Saturday, October 11, 2008

How dedicated are the people at the Canadian Human Rights Commission?

UPDATE: The claim made in this post about a visit from the CHRC may be incorrect; it may have been a visit from some other branch of the civil service: see the discussion at the Post-Darwinist blog. I don't keep a regular eye on who is visiting this blog. Daily Bayonet, who pointed out the possible error, notes in an email: "I hope you didn't interpret my message as defending the HRC's, I don't. The visit that BCF got was definitely an HRC goon, but Covenant Zone could have been from anywhere. I only wanted to make that clarification. I've been getting visits from HRC's for months, especially the BCHRT after I followed the Steyn/Maclean's trial closely. So far I've not been disap....."

Still, one might ask: how many non-CHRC civil servants are likely to want to read this blog at 6.24 on a Saturday morning?

Well, one of their number was at our blog, at 6.24AM Ottawa Time, using the (surely tax-payer funded) CHRC blackberry service, apparently checking for our take on the BC Human Rights Tribunal ruling (pdf) on "Elmasry v Steyn/Maclean's". Blazing Cat Fur points out in emails that the CHRC are regular visitors at her blog. Denyse has the latest evidence, with also our site meter record of the recent visit:
Post-Darwinist: Intellectual freedom in Canada: So Mark Steyn was acquitted - what about the rest of us?

I don't mind being transparent to our democratic state, when it is in turn transparent in its procedures and arguments. But today, our state is neither transparent enough, nor decidedly democratic. It belongs too much to a bureaucratic elite who are not entirely in service to the wishes of the people or their proper representatives, though the latter are in good part to blame for downloading their responsibilities for conflict management to, e.g., shadowy courts of "human rights". Accordingly, our bureaucrats follow an often imperial, post-national, NGO/UN code of "human rights" and political correctness.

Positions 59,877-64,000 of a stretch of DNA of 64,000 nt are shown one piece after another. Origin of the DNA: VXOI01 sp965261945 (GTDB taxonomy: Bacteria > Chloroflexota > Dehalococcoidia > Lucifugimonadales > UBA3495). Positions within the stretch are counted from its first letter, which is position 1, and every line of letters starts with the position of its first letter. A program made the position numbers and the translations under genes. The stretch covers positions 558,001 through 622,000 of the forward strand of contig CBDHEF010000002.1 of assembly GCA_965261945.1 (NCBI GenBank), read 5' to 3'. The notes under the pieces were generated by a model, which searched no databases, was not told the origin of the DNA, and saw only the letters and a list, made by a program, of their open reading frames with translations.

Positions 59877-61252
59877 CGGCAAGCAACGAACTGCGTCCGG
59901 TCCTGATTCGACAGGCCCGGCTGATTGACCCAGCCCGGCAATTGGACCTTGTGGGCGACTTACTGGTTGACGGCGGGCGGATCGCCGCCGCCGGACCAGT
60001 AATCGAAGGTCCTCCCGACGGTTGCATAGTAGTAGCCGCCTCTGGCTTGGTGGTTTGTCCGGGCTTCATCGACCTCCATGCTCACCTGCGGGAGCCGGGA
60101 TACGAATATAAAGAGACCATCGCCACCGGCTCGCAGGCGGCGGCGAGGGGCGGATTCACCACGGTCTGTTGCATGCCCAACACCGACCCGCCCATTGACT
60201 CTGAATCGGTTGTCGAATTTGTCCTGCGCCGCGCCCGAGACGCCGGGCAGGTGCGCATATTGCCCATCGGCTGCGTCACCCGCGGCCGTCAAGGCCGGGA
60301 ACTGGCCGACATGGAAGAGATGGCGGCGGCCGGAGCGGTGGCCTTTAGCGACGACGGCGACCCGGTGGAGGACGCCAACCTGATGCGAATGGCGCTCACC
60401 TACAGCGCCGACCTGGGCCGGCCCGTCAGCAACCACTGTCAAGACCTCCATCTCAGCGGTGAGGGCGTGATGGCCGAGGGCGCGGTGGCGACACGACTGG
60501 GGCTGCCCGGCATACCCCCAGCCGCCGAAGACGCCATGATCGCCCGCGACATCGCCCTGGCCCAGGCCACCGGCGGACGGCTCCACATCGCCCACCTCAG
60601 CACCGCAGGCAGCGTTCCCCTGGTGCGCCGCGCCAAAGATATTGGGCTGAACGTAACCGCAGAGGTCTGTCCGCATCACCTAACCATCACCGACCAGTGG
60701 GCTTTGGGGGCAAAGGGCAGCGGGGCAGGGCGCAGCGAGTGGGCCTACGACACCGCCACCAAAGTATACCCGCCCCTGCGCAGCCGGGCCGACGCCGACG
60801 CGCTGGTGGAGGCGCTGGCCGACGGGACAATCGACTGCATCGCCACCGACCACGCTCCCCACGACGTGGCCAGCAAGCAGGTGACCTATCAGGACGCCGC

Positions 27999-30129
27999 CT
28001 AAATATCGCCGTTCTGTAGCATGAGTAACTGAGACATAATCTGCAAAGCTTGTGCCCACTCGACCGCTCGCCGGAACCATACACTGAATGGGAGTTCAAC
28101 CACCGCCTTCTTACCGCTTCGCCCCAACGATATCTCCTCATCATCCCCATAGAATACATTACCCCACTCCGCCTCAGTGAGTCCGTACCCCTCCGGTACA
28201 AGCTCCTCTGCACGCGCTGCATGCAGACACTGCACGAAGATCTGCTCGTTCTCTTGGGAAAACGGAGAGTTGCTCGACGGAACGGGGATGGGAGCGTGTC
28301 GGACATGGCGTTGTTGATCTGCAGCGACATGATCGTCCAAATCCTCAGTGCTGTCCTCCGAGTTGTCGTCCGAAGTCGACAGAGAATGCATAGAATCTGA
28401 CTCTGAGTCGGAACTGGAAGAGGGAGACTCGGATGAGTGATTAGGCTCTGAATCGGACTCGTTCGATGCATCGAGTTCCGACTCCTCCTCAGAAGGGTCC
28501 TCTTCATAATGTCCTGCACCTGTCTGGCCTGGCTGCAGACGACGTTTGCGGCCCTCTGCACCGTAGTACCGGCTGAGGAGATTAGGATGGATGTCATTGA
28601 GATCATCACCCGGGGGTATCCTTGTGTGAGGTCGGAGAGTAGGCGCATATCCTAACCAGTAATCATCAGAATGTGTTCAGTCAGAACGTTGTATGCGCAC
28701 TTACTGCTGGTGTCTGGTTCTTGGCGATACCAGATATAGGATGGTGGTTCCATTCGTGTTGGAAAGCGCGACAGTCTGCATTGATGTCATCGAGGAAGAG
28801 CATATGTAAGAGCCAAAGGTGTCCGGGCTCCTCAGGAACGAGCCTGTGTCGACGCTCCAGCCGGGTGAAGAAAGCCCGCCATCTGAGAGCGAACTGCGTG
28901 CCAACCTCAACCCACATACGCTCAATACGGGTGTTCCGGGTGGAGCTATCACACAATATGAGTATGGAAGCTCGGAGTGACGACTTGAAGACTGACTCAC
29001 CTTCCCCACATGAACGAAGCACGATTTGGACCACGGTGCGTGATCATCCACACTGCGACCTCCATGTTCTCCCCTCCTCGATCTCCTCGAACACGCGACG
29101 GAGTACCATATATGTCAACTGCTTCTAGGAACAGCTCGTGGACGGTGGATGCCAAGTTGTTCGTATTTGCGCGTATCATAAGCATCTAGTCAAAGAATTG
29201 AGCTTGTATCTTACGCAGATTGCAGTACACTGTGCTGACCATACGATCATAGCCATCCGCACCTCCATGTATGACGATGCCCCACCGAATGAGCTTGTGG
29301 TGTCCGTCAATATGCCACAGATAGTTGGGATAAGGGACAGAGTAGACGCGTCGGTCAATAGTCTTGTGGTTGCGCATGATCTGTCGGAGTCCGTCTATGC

It is no accident that the present national election campaign in Canada has been witness to endless "gotcha" journalism and scandal mongering. This is the kind of political culture, devoid of much serious debate on on how to renew the national political culture, that one should expect when politicians shirk responsibilities and talk up the courts and the "human rights" commissions as the proper arbiters of properly political conflicts.

One thing that is obvious about the BCHRT ruling (pdf) - based on my yet cursory glance - is that, notwithstanding its normative engagement in legal analysis of precedents, it relies on some pretty arbitrary assumptions about how to draw the line around what is and is not acceptable speech. It also relies on banishing certain questions from its argument. And these are assumptions and forbidden questions that reveal the very interested nature of the BCHRT, or of a post-national bureaucratic class, in the ruling. This is not what the law should be.

But then no law can be properly disinterested if it sets itself the task of deciding what is and is not "hate" speech. We all "hate", to some degree, because we are all inevitably resentful beings, to some degree. Yes we can have, in abstract metaphysical terms, a legal definition of "hate" that surpasses mere resentment. But when you pass a law that outlaws something we are all inclined to do, the task of proving that someone has (or not) crossed the line where the unacceptable extreme of hate is distinguished from the more ordinary resentment of humanity, will inevitably require more than abstract metaphyics: one must dabble in the arts of some kind of political correctness and scapegoating, in the more or less arbitrary designation of (bad and good) victims.

I hope to read through the ruling and have something to add to the conversation in the next few days.

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